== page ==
Back in May, the Philadelphia Phillies were ten games over .500. And as an annoying, easily excitable baseball fan, I couldn't help but tweet something along the lines of "Man, it sure is fun to root for the best team in baseball!" to the masses.
Of course, every non-Phillies fan that follows me flipped out, and the baseball gods noticed and punished my team appropriately. They always do. Since then, the Phillies season has been maddeningly up and down, to the point where I called for the team to trade Jayson Werth and focus on 2011 no more than a week ago.
Luckily, Ruben Amaro Jr. didn't listen to that part of my blog post. He did, however, listen to the parts about calling up Dom Brown and trading for another ace. The former, while exciting, might prove to be temporary. The latter, though, may very well shape the Phillies' 2010 fortunes.
In general, most Phillies fans have been pro-Roy Oswalt throughout the negotiating process, but there was also an unmistakable layer of fear coating every response. No one wanted to be part of a fleecing, especially since confidence in Amaro was at an all-time low, and everyone wondered if another ace was really the answer, especially post-Lee. Would the Astros pry away Jonathan Singleton, Jarred Cosart or any of the other big-name low-level prospects that the Phillies had suddenly stockpiled? Was it worth it to sell off these assets for an injury-prone, soon-to-be 33-year-old starter?
As I sat on Twitter this morning watching the Oswalt-related reports trickle in, I saw everyone's mood change from "cautiously optimistic" to "outrageously excited" as the Phillies became the ones doing the fleecing. At first, it seemed like Singleton was going to be included, a concern that grew when the Astros kicked in a boatload of cash. Then everyone got nervous about Cosart being involved, about the names remaining unconfirmed, about Oswalt's back and about Happ's affordable upside.
But at the end of the day, we were all happy. There's an element of risk to every trade; if the ace's arm falls off the day after you acquire him, even if it's through no fault of your own, they'll burn you in effigy forever (unless you're Pat Gillick and win a championship one year later). It's safer to stick with the guys you know, particularly when you've been to two straight World Series.
But Amaro did what he does best, which is make big trades in July. Last offseason, times were tougher. Numerous teams were serious about Roy Halladay, and Amaro turned out to be under an strict economic ceiling that forced a knee-jerk Lee trade to the first interested party. Without the pressure of empty stadiums, bloated payrolls and underperforming rosters, the bad teams felt unusually competitive and the good teams thought they could get away with underspending. Hence the interest in acquiring Halladay, and hence the "need" to move Lee.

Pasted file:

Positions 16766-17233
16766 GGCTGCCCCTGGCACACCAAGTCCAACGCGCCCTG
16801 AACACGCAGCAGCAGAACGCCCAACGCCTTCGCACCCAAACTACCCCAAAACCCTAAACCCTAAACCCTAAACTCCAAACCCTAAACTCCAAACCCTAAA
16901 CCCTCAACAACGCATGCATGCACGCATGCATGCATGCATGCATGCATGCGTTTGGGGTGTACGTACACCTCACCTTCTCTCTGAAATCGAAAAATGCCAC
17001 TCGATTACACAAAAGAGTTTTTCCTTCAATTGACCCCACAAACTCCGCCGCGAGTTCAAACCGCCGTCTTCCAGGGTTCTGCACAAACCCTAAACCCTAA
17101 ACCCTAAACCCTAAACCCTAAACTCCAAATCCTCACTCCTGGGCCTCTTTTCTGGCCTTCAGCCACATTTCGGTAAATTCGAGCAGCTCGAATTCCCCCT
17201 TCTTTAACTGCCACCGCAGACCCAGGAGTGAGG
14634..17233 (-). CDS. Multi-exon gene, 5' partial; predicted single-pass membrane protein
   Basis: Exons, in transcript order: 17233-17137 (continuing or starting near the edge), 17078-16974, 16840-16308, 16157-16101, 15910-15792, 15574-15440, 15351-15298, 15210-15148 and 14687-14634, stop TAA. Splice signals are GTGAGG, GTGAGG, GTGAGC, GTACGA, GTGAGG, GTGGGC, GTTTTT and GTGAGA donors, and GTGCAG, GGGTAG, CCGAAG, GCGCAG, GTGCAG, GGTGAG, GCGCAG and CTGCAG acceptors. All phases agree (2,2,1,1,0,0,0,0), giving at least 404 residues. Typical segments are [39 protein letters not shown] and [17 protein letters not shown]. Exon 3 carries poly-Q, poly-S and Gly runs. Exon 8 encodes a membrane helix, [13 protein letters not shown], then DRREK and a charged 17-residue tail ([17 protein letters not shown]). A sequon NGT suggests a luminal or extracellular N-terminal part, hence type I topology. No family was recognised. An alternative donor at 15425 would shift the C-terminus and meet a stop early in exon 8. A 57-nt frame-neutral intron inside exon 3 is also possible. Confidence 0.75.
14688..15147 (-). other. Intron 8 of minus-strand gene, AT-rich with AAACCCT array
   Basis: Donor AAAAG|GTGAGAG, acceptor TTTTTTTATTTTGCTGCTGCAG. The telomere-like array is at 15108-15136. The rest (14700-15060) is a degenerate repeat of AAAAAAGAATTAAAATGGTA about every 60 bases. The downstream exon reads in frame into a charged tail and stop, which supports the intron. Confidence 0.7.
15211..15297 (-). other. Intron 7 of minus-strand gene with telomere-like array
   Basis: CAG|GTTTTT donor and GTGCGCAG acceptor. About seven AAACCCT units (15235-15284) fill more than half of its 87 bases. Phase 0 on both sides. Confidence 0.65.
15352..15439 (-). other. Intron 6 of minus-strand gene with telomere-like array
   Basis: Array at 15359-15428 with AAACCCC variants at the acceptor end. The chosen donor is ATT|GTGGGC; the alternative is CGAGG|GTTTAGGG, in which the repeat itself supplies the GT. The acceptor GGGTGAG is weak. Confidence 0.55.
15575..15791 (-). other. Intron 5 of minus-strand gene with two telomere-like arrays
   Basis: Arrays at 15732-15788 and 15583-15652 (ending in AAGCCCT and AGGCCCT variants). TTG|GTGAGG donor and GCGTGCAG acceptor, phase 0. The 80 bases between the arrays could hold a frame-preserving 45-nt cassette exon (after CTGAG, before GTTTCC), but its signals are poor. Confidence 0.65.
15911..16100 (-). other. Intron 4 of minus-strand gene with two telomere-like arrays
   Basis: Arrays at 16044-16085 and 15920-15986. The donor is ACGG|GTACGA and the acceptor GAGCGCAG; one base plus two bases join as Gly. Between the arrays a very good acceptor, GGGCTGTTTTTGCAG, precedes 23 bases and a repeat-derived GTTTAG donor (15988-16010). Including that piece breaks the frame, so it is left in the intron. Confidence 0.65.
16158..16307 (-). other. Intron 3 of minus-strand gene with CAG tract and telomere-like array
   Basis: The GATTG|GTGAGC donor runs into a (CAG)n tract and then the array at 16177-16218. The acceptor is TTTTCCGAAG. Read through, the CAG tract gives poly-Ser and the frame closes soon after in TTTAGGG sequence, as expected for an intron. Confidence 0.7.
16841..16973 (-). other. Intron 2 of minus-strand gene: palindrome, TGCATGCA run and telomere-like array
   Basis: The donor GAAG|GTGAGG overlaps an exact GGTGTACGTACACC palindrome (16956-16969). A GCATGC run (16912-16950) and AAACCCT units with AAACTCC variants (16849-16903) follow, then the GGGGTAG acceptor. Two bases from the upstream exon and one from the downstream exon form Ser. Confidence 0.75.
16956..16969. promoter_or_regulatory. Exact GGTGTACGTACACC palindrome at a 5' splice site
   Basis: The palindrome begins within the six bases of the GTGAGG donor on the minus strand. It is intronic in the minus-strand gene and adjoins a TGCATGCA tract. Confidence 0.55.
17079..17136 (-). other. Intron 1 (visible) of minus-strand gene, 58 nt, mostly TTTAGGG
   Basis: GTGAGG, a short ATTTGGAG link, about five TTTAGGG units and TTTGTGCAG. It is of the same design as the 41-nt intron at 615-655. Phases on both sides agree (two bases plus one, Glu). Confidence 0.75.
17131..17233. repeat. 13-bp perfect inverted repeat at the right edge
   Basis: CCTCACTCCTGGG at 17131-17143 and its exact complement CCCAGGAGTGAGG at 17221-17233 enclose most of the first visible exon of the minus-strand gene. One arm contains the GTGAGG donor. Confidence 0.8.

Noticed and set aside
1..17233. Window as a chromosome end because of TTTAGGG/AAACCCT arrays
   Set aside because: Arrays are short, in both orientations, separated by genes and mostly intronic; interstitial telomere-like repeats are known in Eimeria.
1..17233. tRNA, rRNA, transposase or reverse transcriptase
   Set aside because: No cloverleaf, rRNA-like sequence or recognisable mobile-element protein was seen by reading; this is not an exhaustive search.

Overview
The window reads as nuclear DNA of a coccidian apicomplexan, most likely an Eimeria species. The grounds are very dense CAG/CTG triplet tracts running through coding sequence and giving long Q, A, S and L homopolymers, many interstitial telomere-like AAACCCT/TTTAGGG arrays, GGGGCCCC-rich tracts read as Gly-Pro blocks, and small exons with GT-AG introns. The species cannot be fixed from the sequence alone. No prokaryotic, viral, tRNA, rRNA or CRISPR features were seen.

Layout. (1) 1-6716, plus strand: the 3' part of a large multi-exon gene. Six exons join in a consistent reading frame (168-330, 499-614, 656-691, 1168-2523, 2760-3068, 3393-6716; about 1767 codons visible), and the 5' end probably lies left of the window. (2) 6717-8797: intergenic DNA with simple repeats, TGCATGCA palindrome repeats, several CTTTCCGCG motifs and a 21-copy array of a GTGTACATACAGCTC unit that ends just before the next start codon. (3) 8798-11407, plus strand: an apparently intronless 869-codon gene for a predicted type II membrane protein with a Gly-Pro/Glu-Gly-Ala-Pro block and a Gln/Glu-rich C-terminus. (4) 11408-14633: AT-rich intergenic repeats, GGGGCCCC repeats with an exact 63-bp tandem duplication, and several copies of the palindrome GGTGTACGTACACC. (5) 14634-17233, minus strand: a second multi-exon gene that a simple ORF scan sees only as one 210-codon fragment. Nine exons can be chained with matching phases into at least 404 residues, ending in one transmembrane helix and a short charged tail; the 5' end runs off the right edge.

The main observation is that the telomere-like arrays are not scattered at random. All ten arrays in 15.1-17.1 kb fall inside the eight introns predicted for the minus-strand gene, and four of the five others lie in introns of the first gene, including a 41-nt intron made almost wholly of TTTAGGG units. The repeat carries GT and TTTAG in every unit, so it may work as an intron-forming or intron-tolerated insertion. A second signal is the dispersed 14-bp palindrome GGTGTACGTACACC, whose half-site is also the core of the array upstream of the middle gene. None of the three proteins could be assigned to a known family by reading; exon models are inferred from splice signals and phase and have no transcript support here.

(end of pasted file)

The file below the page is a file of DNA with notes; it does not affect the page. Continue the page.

Over the last few weeks, however, it was amazing to watch Oswalt's suitors fall by the wayside, and then to see the Angels underpay significantly for Dan Haren, and then to find out that the Phillies got away with what is, by all counts, a ho-hum offer for a pitcher with a career 134 ERA+. In the middle of a pennant race, with the risk of a $140 million investment going to waste, Phillies ownership was suddenly ready to open the purse strings a little, especially if the Astros were willing to chip in. And all of a sudden, Amaro didn't seem as concerned with emptying the minor league cupboard, especially if it meant an extra $11 million coming in from Houston. This convergence of good timing and good fortune has brought the Phillies a third ace. He might not be the one we all wanted, but let's not hold that against him. Please.
There's always the chance that Oswalt will get injured, that J.A. Happ will return to his Rookie of the Year form, that Jonathan Villar will be the next Jimmy Rollins and that the Astros instantly flipping Anthony Gose for Brett Wallace will end up being a stroke of genius (actually, that part is probably true). But I imagine Astros fans probably feel a lot like Phillies fans did after the Cliff Lee trade: upset at moving a beloved known commodity for maturing prospects with high upsides but absolutely no guarantees.
All I know is that this has been an amazing week. Not only have the Phillies won seven straight games, but the Domonator and Roy 2.0 are in town. The 2010 season has never been more exciting, not even back in the spring days of overly enthusiastic tweets. Maybe I don't root for the unquestioned "best" team in baseball, but 29 other teams have zero Roys. We have two. Be jealous.